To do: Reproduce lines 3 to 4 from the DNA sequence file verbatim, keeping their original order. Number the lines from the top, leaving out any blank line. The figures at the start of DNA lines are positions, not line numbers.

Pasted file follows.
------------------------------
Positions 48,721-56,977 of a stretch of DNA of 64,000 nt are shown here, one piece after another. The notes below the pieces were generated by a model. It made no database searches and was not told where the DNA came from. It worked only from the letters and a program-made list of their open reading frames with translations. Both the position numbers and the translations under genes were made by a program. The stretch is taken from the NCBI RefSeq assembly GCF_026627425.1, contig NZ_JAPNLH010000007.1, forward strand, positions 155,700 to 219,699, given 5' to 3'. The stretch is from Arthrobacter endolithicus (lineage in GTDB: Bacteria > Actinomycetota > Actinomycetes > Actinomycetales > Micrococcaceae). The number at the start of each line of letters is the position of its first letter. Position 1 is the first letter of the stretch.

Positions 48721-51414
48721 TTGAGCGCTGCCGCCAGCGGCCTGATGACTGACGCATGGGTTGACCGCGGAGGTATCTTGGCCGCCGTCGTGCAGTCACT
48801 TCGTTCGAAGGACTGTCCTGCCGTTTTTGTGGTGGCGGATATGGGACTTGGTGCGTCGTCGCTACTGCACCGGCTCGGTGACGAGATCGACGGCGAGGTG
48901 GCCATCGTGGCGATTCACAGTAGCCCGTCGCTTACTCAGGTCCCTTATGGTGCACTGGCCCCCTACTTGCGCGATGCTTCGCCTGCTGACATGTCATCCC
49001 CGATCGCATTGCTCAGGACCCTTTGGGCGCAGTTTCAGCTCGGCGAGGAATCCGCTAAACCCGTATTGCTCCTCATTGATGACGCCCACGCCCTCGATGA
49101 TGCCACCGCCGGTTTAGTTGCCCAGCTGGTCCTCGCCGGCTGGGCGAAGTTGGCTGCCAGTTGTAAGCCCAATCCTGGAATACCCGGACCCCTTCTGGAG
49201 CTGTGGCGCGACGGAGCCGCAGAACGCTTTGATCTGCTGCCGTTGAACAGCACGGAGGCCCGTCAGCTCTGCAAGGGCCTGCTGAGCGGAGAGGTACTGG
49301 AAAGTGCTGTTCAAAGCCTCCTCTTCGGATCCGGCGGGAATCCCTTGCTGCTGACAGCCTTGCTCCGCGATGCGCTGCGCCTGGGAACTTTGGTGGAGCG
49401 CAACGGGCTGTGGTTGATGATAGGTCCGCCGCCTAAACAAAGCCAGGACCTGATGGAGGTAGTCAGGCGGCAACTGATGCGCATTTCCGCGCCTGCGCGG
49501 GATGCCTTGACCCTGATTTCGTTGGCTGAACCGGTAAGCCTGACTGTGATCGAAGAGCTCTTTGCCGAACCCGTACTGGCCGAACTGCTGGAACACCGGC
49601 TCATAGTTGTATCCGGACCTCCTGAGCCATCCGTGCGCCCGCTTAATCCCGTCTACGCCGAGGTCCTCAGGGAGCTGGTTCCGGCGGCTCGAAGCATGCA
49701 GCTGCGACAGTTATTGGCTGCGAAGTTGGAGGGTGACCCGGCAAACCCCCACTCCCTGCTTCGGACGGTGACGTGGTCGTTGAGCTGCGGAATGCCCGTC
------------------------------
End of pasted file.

48721 TTGAGCGCTGCCGCCAGCGGCCTGATGACTGACGCATGGGTTGACCGCGGAGGTATCTTGGCCGCCGTCGTGCAGTCACT
48801 TCGTTCGAAGGACTGTCCTGCCGTTTTTGTGGTGGCGGATATGGGACTTGGTGCGTCGTCGCTACTGCACCGGCTCGGTGACGAGATCGACGGCGAGGTG